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[sahy-kluh-muh n, -men, sik-luh-] /ˈsaɪ klə mən, -ˌmɛn, ˈsɪk lə-/
any low-growing plant of the genus Cyclamen, belonging to the primrose family, having tuberous rootstocks and nodding white, purple, pink, or crimson flowers with reflexed petals.
Origin of cyclamen
1540-50; < New Latin, Medieval Latin < Greek kyklámīnos bulbous plant, akin to kýklos cycle Unabridged
Based on the Random House Dictionary, © Random House, Inc. 2018.
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Examples from the Web for cyclamen
Historical Examples
  • The cyclamen and Dodecatheon lay their ears back like a vicious horse.

    Old-Time Gardens Alice Morse Earle
  • Better to place these pots of cyclamen on the window-sill, Mademoiselle, if you please.

  • Then taking a cyclamen from her mother's shoulder, she rose and offered it to the Professor.

    The Patriot

    Antonio Fogazzaro
  • She carried with her a Noah's Ark, and a precious pot of cyclamen.

    The Tin Soldier

    Temple Bailey
  • After Derry had gone, Miss Emily stood looking at the cyclamen on the shelf.

    The Tin Soldier

    Temple Bailey
  • cyclamen, sik′l-men, n. a genus of Primulace, native to southern Europe.

  • For a flower that does hide itself, take a lily of the valley, or the bell of a grape hyacinth, or a cyclamen.

    Proserpina, Volume 2 John Ruskin
  • There are several varieties of cyclamen, but the most common is persicum, and many catalogues name no other.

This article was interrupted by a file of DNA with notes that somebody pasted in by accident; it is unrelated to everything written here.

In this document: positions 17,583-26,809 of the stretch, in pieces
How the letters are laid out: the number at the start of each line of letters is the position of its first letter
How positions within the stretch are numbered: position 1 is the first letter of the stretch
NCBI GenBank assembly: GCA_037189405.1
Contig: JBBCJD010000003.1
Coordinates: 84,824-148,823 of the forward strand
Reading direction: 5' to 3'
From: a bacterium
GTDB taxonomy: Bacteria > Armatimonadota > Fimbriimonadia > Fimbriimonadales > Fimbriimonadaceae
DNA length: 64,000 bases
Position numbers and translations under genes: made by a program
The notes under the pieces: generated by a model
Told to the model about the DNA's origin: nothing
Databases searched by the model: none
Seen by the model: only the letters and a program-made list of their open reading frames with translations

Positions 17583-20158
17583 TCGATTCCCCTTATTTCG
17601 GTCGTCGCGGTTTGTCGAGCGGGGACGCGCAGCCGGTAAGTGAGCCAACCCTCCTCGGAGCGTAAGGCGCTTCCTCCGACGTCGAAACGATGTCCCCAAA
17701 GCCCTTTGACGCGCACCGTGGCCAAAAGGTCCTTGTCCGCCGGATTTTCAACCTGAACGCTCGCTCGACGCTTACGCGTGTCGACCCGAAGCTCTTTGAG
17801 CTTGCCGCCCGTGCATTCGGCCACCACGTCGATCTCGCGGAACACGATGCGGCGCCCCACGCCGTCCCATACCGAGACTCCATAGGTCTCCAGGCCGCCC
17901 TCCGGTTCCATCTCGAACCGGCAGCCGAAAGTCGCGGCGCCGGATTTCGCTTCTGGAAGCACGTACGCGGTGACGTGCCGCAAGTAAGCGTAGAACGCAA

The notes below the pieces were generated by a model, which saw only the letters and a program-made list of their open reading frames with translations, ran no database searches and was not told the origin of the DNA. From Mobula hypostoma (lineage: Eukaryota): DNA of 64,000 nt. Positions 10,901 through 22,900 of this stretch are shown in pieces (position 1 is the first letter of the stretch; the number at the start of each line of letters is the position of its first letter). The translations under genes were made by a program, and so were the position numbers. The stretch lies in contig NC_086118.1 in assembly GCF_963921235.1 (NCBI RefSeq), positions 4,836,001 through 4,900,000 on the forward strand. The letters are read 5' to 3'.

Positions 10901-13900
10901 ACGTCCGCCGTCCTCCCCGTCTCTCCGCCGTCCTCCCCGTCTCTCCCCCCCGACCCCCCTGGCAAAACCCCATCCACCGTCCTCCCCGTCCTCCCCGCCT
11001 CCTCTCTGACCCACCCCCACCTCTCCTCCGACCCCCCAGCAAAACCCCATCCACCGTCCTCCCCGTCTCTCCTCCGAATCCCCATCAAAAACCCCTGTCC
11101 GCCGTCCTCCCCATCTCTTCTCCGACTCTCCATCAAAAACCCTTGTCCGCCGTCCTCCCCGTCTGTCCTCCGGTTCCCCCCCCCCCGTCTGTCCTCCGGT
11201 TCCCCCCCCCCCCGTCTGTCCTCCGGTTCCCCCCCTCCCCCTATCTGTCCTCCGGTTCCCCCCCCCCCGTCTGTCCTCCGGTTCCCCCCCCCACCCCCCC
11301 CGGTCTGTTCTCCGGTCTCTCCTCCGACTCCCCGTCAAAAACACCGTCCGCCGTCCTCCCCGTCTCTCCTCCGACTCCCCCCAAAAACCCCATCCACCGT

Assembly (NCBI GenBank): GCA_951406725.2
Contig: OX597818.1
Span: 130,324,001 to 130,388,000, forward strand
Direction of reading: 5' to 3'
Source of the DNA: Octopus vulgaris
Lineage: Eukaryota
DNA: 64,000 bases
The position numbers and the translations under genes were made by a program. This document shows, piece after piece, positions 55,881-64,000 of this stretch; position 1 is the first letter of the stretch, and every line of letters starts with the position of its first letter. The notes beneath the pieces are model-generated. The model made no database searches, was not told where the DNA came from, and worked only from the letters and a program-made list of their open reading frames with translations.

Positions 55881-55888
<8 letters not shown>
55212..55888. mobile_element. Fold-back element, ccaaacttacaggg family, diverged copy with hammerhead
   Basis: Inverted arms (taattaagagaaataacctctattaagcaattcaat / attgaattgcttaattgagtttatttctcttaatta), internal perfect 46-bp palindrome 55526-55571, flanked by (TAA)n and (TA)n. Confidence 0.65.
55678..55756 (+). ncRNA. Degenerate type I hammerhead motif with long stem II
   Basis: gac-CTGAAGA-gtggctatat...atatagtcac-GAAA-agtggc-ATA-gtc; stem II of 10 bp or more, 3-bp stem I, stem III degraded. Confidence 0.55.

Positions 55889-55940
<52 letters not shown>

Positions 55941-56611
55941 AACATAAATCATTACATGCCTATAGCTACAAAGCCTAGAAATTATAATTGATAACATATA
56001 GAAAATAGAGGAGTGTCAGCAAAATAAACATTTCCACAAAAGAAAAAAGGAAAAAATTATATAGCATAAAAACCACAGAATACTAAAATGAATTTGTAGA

Talks about Flowers. M. D. Wellcome
  • On a small plateau near by a thousand cyclamen, white and pink, had lifted their wings as if to fly away.

    The Front Yard Constance Fenimore Woolson
  • The shooting-star, a near relative of the cyclamen, is as thick upon the earth as stars up in the sky.

    Your National Parks Enos A. Mills
British Dictionary definitions for cyclamen


/ˈsɪkləmən; -ˌmɛn/
any Old World plant of the primulaceous genus Cyclamen, having nodding white, pink, or red flowers, with reflexed petals See also sowbread
of a dark reddish-purple colour
Word Origin
C16: from Medieval Latin, from Latin cyclamīnos, from Greek kuklaminos, probably from kuklos circle, referring to the bulb-like roots
Collins English Dictionary - Complete & Unabridged 2012 Digital Edition
© William Collins Sons & Co. Ltd. 1979, 1986 © HarperCollins
Publishers 1998, 2000, 2003, 2005, 2006, 2007, 2009, 2012
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Word Origin and History for cyclamen

1550s, from Medieval Latin cyclamen, from Latin cyclaminos, from Greek kyklaminos, from kyklos "circle" (see cycle (n.)). So called in reference to the bulbous shape of the root.

Online Etymology Dictionary, © 2010 Douglas Harper
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